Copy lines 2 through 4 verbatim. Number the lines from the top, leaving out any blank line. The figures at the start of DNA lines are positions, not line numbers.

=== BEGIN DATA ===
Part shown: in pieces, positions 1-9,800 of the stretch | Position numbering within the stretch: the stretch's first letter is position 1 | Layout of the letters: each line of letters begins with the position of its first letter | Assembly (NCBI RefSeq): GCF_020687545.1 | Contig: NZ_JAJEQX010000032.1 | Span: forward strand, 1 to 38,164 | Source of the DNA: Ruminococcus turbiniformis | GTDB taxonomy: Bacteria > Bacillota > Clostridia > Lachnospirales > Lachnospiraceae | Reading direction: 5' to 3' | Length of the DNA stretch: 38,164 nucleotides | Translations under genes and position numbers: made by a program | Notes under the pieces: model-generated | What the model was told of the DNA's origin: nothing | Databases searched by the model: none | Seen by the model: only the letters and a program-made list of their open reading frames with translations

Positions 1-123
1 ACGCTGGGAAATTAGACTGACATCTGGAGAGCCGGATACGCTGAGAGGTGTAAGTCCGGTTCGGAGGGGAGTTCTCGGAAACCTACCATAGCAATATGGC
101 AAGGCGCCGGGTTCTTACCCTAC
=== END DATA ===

Positions 1-123
1 ACGCTGGGAAATTAGACTGACATCTGGAGAGCCGGATACGCTGAGAGGTGTAAGTCCGGTTCGGAGGGGAGTTCTCGGAAACCTACCATAGCAATATGGC
101 AAGGCGCCGGGTTCTTACCCTAC